Compensation payments are being paid between member clubs for youngsters with sums calculated by an SFA formula. This equates to approximately £3,000 per season. For example, if club A has trained and registered a player for 3 seasons and the player is no longer being selected for match play, or some issue arises hindering his progress at club A, club B must pay £9,000 for his release and allow him to continue to participate in football. These sums of money and the likelihood of the player being prohibited from playing football appear to restrict the player’s freedom of movement.

Can the SFA confirm if these payments are subject to any VAT or tax payments and these payments are being made?

The youth initiative programme has grown steadily over the years, increasing the number of SFA member clubs who participate with a rise in the age groups and therefore numbers of teams and players involved. For season 2009/10, 30 clubs operating 139 teams. This equate to 2,780 players. Does Scotland have nearly 2,800 elite players?

Scotland has a population of approximately 5.1 million and we operate 30 football academies. Holland with a population of 16 million has 12 academies.

Presently the education system provides for 2 hours of physical activity per week for pupils. This target is rarely met and the lack of activity by our nation’s children has a detrimental impact on their general health, but also prohibits their physical development, motor skills and basic physical literacy. By increasing this target twofold for our school children, supported by the SFA, we hope to improve the health and condition of Scotland’s youngsters.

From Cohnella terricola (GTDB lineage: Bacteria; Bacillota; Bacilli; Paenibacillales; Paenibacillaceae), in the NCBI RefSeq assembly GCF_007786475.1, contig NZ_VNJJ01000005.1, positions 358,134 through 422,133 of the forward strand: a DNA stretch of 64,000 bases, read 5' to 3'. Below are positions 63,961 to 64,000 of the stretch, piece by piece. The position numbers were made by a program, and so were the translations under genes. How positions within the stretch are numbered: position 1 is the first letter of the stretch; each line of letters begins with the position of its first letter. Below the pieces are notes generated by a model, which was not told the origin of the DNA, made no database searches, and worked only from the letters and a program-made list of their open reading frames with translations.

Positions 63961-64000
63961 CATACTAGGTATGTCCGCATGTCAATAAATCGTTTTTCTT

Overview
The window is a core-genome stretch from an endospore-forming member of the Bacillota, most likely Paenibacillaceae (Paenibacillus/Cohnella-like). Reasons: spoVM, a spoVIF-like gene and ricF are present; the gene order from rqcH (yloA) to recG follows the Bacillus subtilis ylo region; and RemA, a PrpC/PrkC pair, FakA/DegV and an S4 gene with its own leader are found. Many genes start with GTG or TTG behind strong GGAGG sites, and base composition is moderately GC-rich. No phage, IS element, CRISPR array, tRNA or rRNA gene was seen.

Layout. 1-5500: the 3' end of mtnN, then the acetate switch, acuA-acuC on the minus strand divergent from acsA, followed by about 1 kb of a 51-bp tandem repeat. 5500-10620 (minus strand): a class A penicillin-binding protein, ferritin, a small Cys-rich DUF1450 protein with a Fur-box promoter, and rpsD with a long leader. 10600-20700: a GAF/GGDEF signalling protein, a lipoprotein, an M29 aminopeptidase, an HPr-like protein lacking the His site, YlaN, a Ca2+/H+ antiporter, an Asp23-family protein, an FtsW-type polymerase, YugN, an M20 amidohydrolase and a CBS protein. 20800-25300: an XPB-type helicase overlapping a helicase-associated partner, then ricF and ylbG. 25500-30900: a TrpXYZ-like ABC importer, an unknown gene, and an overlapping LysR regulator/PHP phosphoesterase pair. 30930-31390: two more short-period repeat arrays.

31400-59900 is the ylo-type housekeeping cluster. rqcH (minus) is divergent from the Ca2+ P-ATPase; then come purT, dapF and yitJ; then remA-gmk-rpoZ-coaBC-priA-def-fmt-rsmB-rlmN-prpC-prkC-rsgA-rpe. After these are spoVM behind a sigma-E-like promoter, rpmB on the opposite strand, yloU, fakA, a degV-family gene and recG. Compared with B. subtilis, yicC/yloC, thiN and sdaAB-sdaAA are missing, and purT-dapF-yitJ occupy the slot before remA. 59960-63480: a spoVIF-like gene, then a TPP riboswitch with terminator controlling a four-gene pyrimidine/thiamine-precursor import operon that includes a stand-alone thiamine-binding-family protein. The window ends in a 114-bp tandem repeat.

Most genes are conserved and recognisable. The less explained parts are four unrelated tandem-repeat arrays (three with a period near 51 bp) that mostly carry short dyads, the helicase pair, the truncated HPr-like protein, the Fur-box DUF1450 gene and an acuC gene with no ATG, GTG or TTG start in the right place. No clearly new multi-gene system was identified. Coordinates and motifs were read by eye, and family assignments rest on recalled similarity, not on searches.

SFA member clubs do not commit to a player’s development as they can be released from their registration at anytime. This has the effect of failing to provide security for the young player and gives the clubs the opportunity to ‘harvest’ hundreds of players.

The alteration of the SFA Registration Procedures introduced the ‘7 day rule’, which allows member clubs to force the release of youth players from their recreational club. This and the aforementioned issues have led to the breakdown in relationship between the professional clubs and the recreational clubs in membership of the Scottish Youth FA.

Finally, the Scottish climate appears to be getting wetter every year. The number of postponed training sessions and matches across the country has risen due to the grass pitches being water-logged, frozen is simply unplayable. This results in weeks of inactivity for our young players.

We call upon the Scottish Government to introduce a long-term plan to provide for every region in this country an artificial surface capable of hosting football training and matches.

In summing up, the Youth Initiative programme has benefited from taxpayers money, alterations to Registration Procedures and been afforded time to meet its objectives. It would appear that the programme has failed to meet the original aims.

This petition gives the Scottish Government the opportunity to seriously tackle the issues affecting our national sport across a number of strands. Football is Scotland’s most popular sport – its time for us to aggressively resolve its problems and provide a platform for the nation to start achieving results.
www.realgrassroots.co.uk